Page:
Hard evidence and mechanism design
AbstractIn its standard âpublic choiceâ form, the mechanism-design framework abstracts from institutional and technological constraints beyond those that the modeler can represent in the definition of states, outcomes, and preferences. This abstraction can create a useful simplification. However, there are real constraints that we are interested in studying but that cannot be incorporated into the standard framework. For example, in many settings, parties can present hard evidence. The key features of hard evidence are that (a) whether to present evidence is an inalienable decision, and (b) the existence of evidence depends on the state. We show how hard evidence can be incorporated into the mechanism-design framework. This is particularly interesting in two player settings, which much of the recent contract theory literature has focused on, because, in general, more outcome functions can be implemented than can be with standard Nash implementation. A key objective is to address the meaning and validity of the revelation principle in the context of hard evidence. We address the degree to which the parties' behavior in a mechanism can be interpreted as abstract âdeclarations of the state.â We provide a link between real evidence and abstract declarations, which clarifies when the abstract-declaration environment, which was first studied in Green and Laffont's (1986) âlimited verifiabilityâ analysis, has an intuitive interpretation. We find that the condition of evidentiary normality---under which, for each party, there is a one-to-one mapping between states and report/evidence pairs that holds across all implementation exercises---justifies studying the abstract-declaration model. However, without evidentiary normality, it is not appropriate to focus on static mechanisms. We show that, regardless of whether evidentiary normality holds, any implementable outcome function can be implemented with a two-stage dynamic mechanism, in which players simultaneously send m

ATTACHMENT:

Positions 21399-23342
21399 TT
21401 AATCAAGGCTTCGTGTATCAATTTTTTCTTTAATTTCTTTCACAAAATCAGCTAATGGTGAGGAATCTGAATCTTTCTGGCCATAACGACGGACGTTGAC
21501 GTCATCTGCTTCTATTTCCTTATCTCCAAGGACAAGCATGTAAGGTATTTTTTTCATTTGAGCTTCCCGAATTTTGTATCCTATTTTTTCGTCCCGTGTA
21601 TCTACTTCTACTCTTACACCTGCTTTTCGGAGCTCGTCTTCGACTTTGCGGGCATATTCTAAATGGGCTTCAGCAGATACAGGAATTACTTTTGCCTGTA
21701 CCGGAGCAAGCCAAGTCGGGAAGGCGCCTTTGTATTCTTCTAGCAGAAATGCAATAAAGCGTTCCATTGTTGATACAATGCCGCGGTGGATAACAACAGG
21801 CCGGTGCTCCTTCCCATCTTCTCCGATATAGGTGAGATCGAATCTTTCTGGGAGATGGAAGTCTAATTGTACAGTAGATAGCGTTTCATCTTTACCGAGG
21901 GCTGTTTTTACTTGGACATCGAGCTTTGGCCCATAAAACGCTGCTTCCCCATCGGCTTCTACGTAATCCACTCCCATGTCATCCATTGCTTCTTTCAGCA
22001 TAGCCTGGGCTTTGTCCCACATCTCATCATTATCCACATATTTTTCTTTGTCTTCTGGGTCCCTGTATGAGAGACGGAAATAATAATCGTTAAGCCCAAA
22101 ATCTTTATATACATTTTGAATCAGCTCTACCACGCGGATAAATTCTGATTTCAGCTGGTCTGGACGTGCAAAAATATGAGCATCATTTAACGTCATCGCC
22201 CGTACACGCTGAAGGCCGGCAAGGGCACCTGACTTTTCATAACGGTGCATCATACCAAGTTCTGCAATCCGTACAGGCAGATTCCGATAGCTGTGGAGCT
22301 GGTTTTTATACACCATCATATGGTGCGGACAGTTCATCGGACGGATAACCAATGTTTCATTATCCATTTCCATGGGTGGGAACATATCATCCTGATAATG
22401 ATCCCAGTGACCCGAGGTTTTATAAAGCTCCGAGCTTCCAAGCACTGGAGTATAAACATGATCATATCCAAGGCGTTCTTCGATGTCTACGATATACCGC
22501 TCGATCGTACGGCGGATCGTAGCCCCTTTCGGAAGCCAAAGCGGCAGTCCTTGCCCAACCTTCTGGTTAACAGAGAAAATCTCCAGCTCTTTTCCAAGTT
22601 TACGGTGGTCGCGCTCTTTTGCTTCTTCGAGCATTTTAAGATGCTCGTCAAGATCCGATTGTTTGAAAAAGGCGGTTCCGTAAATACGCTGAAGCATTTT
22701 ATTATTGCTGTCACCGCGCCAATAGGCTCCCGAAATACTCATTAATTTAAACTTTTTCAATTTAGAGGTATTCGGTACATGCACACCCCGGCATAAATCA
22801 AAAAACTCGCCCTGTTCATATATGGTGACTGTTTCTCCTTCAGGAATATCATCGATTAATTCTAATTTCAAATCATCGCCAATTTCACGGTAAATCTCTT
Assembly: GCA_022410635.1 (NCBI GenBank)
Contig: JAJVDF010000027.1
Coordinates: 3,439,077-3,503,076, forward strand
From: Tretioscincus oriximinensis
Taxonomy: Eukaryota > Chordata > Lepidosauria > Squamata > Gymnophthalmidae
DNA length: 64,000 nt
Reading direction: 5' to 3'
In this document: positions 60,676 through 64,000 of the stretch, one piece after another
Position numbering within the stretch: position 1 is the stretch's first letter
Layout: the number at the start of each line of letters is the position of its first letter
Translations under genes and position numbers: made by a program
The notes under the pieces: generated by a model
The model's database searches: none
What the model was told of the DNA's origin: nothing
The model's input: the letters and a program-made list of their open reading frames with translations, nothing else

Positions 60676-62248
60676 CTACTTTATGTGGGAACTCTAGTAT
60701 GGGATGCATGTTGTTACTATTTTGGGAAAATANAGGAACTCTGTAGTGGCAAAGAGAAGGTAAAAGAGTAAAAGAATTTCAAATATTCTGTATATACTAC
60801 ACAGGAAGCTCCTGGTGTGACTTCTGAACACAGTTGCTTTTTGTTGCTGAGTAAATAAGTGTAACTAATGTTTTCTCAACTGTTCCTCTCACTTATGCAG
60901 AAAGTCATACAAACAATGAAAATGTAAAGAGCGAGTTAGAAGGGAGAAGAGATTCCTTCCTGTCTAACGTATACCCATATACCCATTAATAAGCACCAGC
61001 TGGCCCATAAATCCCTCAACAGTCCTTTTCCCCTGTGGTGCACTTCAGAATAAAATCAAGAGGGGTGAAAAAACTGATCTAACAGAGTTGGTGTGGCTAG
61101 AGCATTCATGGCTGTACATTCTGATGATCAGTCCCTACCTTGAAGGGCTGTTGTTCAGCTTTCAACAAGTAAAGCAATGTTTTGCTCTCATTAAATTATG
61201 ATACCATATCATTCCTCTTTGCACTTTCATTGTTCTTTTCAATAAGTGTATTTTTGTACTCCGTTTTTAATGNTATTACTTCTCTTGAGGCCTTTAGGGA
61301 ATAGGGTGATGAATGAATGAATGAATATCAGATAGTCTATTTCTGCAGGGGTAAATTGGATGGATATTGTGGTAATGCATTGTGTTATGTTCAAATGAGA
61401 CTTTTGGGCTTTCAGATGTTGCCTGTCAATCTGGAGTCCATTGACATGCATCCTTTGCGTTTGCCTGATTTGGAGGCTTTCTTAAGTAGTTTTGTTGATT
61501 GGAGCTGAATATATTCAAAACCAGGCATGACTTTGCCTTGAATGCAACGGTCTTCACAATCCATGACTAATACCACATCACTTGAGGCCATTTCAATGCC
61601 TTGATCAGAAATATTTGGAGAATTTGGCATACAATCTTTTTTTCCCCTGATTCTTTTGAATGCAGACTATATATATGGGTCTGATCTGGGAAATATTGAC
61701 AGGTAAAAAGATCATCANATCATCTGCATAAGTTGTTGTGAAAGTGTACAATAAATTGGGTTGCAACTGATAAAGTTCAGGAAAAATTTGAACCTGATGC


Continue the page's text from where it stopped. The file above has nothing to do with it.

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Bibliographic InfoArticle provided by Elsevier in its journal Games and Economic Behavior.
Volume (Year): 58 (2007)
Issue (Month): 1 (January)
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Web page: http://www.elsevier.com/locate/inca/622836
Other versions of this item:
- Joel Watson & Jesse Bull, 2004. "Hard Evidence and Mechanism Design," Econometric Society 2004 North American Winter Meetings 433, Econometric Society.
- Watson, Joel & Bull, Jesse, 2006. "Hard Evidence and Mechanism Design," University of California at San Diego, Economics Working Paper Series qt7973v805, Department of Economics, UC San Diego.
- Bull, Jesse & Watson, Joel, 2002. "Hard Evidence and Mechanism Design," University of California at San Diego, Economics Working Paper Series qt7715f08f, Department of Economics, UC San Diego.
- C70 - Mathematical and Quantitative Methods - - Game Theory and Bargaining Theory - - - General
- D74 - Microeconomics - - Analysis of Collective Decision-Making - - - Conflict; Conflict Resolution; Alliances
- K10 - Law and Economics - - Basic Areas of Law - - - General (Constitutional Law)
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